Grass cells ingested by ruminants undergo autolysis which differs from senescence: implications for grass breeding targets and livestock production

Elke M. Beha, Barry John Thomas, Michael K. Theodorou, Alison H. Kingston-Smith

Research output: Contribution to journalArticlepeer-review

26 Citations (SciVal)

Abstract

It is widely believed that the initial degradation of proteins contained in grazed forage is mediated by rumen micro-organisms, but the authors' recent work suggests that the plant cells themselves contribute to their own demise. In the present study the responses of Lolium perenne leaves to the rumen environment were investigated by using an in vitro system which simulates the main stresses of the rumen but from which rumen micro-organisms were excluded. Degradation of leaf protein and the accumulation of amino acids in tissue and bathing medium occurred over a time-scale that is relevant to rumen function, and in a near 1 : 1 ratio. Significant loss of nuclear material was observed after 6 h incubation and chloroplasts became morphologically more spherical as the incubation progressed. In situ localization suggested that ribulose 1,5 bisphosphate carboxylase/oxygenase was broken down within chloroplasts which from cytology were judged to be intact. We conclude from these data that plant metabolism may play a significant role in breaking down plant proteins within relatively intact organelles in the rumen. The determinations of chlorophyll content and cell viability revealed that the plant processes occurring in the simulated rumen were similar but not identical to those of natural senescence.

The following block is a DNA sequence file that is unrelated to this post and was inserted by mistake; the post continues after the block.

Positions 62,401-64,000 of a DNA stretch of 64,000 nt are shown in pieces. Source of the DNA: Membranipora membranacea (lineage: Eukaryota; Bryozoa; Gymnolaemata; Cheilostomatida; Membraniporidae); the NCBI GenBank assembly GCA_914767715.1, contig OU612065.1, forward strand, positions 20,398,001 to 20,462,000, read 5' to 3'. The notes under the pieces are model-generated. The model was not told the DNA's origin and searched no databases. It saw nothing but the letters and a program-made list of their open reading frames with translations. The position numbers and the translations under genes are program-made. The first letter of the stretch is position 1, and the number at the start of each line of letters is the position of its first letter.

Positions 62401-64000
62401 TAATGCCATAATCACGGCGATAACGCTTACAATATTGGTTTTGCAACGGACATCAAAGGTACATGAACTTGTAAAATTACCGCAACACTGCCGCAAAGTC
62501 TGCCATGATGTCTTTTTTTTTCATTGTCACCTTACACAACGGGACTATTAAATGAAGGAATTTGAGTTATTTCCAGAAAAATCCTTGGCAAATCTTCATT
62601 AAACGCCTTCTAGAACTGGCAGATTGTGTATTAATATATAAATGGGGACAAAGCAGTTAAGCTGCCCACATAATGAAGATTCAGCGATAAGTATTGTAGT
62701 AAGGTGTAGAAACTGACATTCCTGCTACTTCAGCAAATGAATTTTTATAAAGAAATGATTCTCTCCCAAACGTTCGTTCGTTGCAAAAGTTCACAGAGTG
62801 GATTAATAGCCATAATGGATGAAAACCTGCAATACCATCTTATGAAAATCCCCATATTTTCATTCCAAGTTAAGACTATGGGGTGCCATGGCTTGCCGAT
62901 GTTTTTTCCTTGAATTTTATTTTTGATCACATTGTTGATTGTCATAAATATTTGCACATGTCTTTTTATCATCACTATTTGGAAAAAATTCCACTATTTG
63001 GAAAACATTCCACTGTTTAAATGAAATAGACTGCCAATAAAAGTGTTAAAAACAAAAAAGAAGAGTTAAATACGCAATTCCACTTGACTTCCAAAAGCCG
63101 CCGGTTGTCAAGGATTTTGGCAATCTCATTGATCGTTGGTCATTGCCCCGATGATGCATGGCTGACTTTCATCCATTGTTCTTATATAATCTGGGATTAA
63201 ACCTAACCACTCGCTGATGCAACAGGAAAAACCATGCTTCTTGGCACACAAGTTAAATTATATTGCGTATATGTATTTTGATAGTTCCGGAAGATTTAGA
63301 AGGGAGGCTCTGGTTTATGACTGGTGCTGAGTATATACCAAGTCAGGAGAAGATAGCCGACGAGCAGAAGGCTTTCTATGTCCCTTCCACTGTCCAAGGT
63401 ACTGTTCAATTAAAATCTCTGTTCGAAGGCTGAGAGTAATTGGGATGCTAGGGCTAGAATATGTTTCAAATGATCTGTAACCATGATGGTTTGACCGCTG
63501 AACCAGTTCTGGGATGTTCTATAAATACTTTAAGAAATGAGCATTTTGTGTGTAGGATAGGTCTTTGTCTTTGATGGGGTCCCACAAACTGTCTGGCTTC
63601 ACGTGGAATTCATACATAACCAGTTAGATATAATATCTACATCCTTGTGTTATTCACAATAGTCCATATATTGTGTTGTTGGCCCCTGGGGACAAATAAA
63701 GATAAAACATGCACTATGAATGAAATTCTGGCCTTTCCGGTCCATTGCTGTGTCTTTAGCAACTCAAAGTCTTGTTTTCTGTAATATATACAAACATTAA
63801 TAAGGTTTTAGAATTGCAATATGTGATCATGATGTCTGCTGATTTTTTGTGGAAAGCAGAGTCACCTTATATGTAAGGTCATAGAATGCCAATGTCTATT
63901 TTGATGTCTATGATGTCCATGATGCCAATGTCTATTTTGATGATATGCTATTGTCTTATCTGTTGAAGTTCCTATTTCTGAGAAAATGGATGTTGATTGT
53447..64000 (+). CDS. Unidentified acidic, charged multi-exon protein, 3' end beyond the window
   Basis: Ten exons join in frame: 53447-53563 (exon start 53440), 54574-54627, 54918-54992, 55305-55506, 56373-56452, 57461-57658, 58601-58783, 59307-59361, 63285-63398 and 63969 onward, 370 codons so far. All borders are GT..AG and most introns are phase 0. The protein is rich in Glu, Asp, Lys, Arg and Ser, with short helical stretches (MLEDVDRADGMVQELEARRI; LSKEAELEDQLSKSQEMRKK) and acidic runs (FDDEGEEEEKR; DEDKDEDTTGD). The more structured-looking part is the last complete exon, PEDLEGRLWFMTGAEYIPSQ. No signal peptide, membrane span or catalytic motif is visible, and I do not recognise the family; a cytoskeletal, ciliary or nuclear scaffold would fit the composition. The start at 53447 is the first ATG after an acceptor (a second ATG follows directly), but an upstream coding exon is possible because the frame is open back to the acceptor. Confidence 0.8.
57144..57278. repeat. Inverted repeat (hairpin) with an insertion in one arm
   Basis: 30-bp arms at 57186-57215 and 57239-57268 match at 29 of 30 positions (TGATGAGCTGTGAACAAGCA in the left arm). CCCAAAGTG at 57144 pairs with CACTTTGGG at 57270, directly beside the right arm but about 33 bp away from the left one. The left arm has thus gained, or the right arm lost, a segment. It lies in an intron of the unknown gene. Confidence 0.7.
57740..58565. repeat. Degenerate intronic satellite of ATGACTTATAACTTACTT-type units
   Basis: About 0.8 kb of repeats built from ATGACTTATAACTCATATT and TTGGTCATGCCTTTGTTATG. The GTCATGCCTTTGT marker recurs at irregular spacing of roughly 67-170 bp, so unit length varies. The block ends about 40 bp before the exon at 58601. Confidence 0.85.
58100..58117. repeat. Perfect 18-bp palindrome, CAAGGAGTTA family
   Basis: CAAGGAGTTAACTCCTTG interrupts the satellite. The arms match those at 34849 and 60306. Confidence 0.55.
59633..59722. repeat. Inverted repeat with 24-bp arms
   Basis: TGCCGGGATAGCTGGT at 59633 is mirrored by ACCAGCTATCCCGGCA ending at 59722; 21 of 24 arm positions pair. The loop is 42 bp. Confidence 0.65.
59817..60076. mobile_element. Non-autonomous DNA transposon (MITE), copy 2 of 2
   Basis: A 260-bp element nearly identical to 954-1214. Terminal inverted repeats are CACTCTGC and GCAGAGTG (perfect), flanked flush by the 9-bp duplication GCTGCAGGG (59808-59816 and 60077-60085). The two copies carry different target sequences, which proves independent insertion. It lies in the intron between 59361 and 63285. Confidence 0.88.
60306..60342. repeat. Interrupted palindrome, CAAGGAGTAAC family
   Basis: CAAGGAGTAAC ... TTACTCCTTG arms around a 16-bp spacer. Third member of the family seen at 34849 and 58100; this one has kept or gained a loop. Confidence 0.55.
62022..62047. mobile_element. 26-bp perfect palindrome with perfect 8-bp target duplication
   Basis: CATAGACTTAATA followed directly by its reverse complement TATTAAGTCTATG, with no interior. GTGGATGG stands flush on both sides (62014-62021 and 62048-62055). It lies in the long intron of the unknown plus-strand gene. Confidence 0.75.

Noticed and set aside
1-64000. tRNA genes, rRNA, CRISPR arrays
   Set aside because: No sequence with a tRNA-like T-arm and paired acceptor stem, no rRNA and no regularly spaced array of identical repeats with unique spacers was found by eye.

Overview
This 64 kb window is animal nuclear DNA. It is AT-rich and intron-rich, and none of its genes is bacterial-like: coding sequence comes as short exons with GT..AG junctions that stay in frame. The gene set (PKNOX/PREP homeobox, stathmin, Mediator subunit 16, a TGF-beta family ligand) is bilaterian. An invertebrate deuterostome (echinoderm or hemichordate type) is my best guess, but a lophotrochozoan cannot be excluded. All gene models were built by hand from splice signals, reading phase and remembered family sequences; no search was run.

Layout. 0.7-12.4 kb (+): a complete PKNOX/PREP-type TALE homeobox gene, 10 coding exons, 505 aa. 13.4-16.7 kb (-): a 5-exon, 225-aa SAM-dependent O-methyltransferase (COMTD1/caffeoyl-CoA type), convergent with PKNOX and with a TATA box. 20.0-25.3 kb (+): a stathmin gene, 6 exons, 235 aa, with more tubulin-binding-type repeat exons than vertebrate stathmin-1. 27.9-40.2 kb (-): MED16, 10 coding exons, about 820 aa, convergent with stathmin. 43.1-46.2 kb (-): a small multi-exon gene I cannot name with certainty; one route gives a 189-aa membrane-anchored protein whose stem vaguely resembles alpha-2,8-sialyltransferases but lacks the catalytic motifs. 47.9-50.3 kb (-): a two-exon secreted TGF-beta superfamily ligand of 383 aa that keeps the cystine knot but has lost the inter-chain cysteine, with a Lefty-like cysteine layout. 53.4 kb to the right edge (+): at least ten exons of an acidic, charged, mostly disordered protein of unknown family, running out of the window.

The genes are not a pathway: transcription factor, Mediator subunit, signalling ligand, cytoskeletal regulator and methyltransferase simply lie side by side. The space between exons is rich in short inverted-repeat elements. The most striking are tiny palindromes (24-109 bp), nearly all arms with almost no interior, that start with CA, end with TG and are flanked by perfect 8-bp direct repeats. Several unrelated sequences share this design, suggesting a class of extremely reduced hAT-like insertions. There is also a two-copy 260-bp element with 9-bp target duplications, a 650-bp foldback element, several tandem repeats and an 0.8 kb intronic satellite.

Original languageEnglish
Pages (from-to)1299-1312
Number of pages14
JournalPlant, Cell and Environment
DOIs
Publication statusPublished - 19 Sept 2002

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